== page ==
It's a steamy August night, the kind that inspires smoothies for dinner, sipped languidly, floating in the pool. Because it's summer on Martha's Vineyard, our tiny house is crammed with friends, both local and of the off-island variety. We're pressing sweaty beers to our foreheads, barely mustering up enough rowdiness to hear each other over the hum of the fans and the cicadas. All of us, that is, except for you.
You are a whirling dervish of activity in front of the Vulcan stove. You've got three burners going at full force- sterilizing jars, blanching snap beans, and jelling wineberries. There is an obvious rhythm in your madness, you are neither flustered nor confused, you are simply fully present. You are not worried about getting the kids to bed, about how best to adjust their sleeping schedule to accomodate the impending start of school. You don't fret over the frizz in your hair. You aren't afraid someone will snap an unflattering picture of you and post it on their Facebook page. As a matter of fact, I don't think you are afraid of anything.
Except, maybe, not having enough jam and pickled snap beans.
I could speculate on the source of your ever-present drive, your constant motion, your preoccupation with preparation. But not tonight. Tonight, I will simply admire your sultry culinary manuevering, you worker ant-ness to my grasshopperly ways. And if I can't stay completely in this moment, then I will look forward to winter mornings, when our house will seem too big and empty. But we won't be lonely at all. We will savor our wineberry jam on freshly baked bread, and each other, over a friendly game of scrabble.
Thursday, August 28, 2008
Last weekend I had to decline an invitation to an off-island birthday party, due to the impending "harvest" of our meat chickens. Yes, that is a euphemism for slaughter, and yes, I stole the term from Barbara Kingsolver's book Animal, Vegetable, Miracle. It's just a nicer word, though, isn't it? And it really is similar to harvesting veggies in many ways. Aside from, you know, the blood and stuff. Anyway, my mainland friend bestowed upon me the Most Unusual Excuse Award, and is looking forward to a visit to the farm in the near future. Although, I suspect she's happy to have the chicken harvest over and done with before she arrives.
Which leads us to the real question at hand: why the heck did I want to be a part of this so-called "chicken harvest"? Okay, so I didn't exactly do the deed myself. We arranged for the Mobile Poultry Processing Unit (MPPU) to come by and handle things for us. I know many people prefer not to think about the journey their meat has taken before they come across it, neatly shrink-wrapped in their local market, so I'll spare you the most gruesome details. But I have to say, the details weren't really all that gruesome. I was present through the whole process, as were my kids, and even my mother-in-law -who likes to think that big steaks start out as baby steaks, born in the back room of the supermarket. Not one of us was traumatized, or even grossed out. The MPPU crew members have done this so many times, that the "moment of truth" is quick, and free from the chaos and drama traditionally associated with chicken beheading. In a matter of minutes, the birds were being shrink-wrapped in their own neat packages, worthy of any supermarket meat case.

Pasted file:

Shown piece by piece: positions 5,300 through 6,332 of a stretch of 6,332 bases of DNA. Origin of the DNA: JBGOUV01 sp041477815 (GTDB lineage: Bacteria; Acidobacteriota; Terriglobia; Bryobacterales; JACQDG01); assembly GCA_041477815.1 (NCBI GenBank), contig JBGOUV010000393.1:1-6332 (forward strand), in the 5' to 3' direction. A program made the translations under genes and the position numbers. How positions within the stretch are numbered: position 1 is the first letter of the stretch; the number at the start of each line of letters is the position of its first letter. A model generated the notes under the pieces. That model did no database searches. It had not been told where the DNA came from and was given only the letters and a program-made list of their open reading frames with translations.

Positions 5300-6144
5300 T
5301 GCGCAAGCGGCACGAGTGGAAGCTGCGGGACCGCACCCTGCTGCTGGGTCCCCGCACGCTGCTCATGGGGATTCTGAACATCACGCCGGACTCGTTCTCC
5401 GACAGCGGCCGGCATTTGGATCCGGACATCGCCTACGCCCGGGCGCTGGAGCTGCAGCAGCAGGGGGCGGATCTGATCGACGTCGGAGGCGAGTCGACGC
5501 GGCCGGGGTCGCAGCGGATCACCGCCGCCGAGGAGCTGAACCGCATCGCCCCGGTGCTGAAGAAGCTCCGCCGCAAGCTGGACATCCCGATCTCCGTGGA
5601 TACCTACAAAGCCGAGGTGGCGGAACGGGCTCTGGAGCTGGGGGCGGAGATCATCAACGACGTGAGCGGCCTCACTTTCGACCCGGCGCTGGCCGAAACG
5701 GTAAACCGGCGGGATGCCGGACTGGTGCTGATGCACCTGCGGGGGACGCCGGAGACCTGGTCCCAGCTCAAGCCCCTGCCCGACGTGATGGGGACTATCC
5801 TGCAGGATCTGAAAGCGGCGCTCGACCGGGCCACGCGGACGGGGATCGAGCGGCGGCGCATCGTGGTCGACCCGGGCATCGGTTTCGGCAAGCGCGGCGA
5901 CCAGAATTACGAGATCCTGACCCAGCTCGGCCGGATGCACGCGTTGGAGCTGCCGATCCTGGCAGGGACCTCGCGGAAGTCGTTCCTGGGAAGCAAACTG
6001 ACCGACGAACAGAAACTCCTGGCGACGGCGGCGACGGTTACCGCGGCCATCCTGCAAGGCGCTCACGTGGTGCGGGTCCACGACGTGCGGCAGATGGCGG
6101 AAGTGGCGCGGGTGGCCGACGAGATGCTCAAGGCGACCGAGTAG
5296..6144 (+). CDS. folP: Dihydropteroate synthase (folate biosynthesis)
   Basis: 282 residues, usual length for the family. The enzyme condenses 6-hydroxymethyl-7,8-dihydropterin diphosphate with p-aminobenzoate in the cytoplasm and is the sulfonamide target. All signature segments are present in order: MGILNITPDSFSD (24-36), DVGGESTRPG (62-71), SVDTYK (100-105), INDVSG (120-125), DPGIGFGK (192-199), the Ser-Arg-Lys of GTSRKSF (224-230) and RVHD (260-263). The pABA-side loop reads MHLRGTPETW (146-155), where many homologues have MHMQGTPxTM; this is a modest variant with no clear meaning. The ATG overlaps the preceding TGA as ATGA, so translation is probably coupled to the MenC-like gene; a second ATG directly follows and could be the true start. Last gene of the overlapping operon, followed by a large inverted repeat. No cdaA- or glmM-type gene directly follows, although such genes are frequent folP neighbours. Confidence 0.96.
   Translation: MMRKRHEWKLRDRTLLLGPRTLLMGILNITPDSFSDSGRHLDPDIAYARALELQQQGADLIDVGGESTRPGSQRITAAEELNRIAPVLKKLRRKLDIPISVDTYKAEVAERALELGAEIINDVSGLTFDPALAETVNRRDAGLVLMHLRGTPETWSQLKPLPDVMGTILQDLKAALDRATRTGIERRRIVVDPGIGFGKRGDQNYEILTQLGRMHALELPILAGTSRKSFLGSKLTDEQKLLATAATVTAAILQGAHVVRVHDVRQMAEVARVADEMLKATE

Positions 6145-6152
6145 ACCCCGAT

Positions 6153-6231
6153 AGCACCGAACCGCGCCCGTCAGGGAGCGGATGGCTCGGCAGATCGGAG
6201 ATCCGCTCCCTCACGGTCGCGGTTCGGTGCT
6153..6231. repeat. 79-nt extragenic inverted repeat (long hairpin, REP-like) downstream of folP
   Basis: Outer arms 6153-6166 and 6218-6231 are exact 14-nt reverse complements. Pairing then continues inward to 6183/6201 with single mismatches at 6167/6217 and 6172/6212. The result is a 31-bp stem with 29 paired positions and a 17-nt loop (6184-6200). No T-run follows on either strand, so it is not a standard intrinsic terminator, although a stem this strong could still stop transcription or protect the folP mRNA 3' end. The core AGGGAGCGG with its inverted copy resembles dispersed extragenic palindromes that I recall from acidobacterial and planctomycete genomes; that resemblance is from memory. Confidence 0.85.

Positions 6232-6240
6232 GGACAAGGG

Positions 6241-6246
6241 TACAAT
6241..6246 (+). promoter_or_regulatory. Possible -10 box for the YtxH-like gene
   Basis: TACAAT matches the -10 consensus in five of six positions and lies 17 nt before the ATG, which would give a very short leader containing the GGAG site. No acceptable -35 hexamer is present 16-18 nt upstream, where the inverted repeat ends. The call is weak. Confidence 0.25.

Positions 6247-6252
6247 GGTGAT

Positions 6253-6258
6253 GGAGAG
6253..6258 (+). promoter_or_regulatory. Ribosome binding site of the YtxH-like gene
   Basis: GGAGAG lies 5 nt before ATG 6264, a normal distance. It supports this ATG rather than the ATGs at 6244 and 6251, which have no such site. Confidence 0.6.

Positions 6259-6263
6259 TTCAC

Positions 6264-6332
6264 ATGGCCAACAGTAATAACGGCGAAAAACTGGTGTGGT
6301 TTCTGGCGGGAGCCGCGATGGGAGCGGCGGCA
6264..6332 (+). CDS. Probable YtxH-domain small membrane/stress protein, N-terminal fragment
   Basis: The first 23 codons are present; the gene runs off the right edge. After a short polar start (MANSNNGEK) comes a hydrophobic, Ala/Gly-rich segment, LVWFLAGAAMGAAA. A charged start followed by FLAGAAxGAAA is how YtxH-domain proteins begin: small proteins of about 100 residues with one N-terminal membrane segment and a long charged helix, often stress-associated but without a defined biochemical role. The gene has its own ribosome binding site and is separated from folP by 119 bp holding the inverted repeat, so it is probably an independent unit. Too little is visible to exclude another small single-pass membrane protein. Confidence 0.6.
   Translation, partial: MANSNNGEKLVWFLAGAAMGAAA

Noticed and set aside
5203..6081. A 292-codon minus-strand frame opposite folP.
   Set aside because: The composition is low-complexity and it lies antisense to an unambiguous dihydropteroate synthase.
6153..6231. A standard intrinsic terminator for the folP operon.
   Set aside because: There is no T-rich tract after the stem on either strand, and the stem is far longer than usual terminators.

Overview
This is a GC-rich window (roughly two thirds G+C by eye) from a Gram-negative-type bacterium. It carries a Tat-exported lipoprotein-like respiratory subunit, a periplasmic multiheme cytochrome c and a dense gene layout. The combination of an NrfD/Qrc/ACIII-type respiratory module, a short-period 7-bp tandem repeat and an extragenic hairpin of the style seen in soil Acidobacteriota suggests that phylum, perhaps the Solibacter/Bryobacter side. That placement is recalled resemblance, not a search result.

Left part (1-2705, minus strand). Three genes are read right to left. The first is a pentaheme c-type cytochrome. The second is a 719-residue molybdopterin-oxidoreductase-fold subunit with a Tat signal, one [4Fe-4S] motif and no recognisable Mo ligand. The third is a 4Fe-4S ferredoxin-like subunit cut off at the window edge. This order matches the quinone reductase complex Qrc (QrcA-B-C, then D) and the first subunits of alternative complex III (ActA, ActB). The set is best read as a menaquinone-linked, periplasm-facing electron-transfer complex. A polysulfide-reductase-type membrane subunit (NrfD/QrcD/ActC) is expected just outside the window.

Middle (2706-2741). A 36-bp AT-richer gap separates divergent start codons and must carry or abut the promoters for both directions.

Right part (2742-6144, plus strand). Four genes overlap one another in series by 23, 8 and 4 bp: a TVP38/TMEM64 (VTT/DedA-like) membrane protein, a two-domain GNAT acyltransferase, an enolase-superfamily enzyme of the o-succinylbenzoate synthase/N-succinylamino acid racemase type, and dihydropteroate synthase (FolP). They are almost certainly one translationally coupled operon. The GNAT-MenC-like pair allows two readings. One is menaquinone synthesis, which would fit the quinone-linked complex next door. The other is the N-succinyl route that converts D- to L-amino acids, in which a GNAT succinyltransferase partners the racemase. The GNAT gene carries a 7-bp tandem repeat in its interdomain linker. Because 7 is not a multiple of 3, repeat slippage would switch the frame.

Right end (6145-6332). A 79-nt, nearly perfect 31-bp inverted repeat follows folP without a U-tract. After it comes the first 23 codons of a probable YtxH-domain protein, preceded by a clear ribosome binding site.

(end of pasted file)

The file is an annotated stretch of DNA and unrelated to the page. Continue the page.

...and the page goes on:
In all fairness, I very well could have attended the party, for all the work I did (read: didn't do) in preparing for, carrying out, and cleaning up after the harvest. But at least I was there. Is it weird that I wanted to be there? Sometimes I get the feeling people think we're a little weird. I suppose we are. But even if I'm too much of a chicken (sorry, I couldn't resist) to actually do the harvesting myself, I want to be there, expressing my gratitude on some level. Showing respect, I guess.
Yup, I sound like a freak. I guess I haven't figured it all out yet. There are a lot of grey areas for me, having come into this farming thing as adult, and only a few years ago at that. I just know that I'd rather eat an animal that has had a happy life, whether it was on my farm or running around in the Chilmark woods or flying over the plains of North Dakota, than one produced in a factory farm. And if some part of that animal's life (or death) is too gory or disgusting or upsetting for me to witness, well, maybe I shouldn't be eating it.